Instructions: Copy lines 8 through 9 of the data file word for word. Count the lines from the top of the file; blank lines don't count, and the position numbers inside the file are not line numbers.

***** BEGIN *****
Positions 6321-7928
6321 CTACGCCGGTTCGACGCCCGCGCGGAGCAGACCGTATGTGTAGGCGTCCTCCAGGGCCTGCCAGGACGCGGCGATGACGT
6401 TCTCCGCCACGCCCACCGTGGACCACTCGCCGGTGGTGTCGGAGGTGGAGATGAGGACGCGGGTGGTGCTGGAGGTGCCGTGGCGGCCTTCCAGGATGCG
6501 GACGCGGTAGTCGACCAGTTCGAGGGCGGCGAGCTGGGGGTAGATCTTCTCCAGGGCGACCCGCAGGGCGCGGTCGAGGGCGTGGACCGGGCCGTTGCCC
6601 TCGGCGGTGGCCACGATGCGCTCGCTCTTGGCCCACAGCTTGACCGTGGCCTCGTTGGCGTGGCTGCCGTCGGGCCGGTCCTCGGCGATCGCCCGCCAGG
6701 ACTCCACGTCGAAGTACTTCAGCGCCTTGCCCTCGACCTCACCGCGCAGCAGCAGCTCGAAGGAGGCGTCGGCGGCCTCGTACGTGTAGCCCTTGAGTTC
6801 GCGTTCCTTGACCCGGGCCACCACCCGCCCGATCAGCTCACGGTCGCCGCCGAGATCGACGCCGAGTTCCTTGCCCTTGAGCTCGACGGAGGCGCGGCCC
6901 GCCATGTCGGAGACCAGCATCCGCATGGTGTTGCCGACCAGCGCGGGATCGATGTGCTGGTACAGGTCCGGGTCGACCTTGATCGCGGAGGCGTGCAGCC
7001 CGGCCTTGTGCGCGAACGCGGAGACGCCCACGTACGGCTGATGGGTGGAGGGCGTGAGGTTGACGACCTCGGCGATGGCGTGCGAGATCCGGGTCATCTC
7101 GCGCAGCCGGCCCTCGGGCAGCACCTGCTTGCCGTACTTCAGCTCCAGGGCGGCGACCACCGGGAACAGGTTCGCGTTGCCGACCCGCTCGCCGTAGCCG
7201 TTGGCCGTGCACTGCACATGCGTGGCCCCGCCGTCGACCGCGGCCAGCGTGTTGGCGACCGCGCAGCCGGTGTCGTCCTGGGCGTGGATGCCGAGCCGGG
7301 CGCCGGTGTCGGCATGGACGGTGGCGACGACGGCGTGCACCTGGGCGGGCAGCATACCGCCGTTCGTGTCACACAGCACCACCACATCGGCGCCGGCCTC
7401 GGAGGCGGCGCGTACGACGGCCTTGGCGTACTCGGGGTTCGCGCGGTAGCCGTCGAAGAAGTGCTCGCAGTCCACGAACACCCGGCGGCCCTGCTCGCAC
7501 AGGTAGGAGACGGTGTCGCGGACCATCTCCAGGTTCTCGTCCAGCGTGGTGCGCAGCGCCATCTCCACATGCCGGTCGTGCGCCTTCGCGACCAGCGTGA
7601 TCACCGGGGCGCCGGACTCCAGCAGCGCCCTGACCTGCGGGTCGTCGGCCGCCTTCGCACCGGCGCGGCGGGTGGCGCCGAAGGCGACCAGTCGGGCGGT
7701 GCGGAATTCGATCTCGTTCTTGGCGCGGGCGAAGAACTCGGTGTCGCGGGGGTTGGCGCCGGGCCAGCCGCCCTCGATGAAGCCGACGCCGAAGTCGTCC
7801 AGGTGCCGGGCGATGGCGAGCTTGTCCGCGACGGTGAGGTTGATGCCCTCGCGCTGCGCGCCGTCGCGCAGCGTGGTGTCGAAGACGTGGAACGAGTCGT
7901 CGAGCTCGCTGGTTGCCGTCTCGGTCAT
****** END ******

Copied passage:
6901 GCCATGTCGGAGACCAGCATCCGCATGGTGTTGCCGACCAGCGCGGGATCGATGTGCTGGTACAGGTCCGGGTCGACCTTGATCGCGGAGGCGTGCAGCC
7001 CGGCCTTGTGCGCGAACGCGGAGACGCCCACGTACGGCTGATGGGTGGAGGGCGTGAGGTTGACGACCTCGGCGATGGCGTGCGAGATCCGGGTCATCTC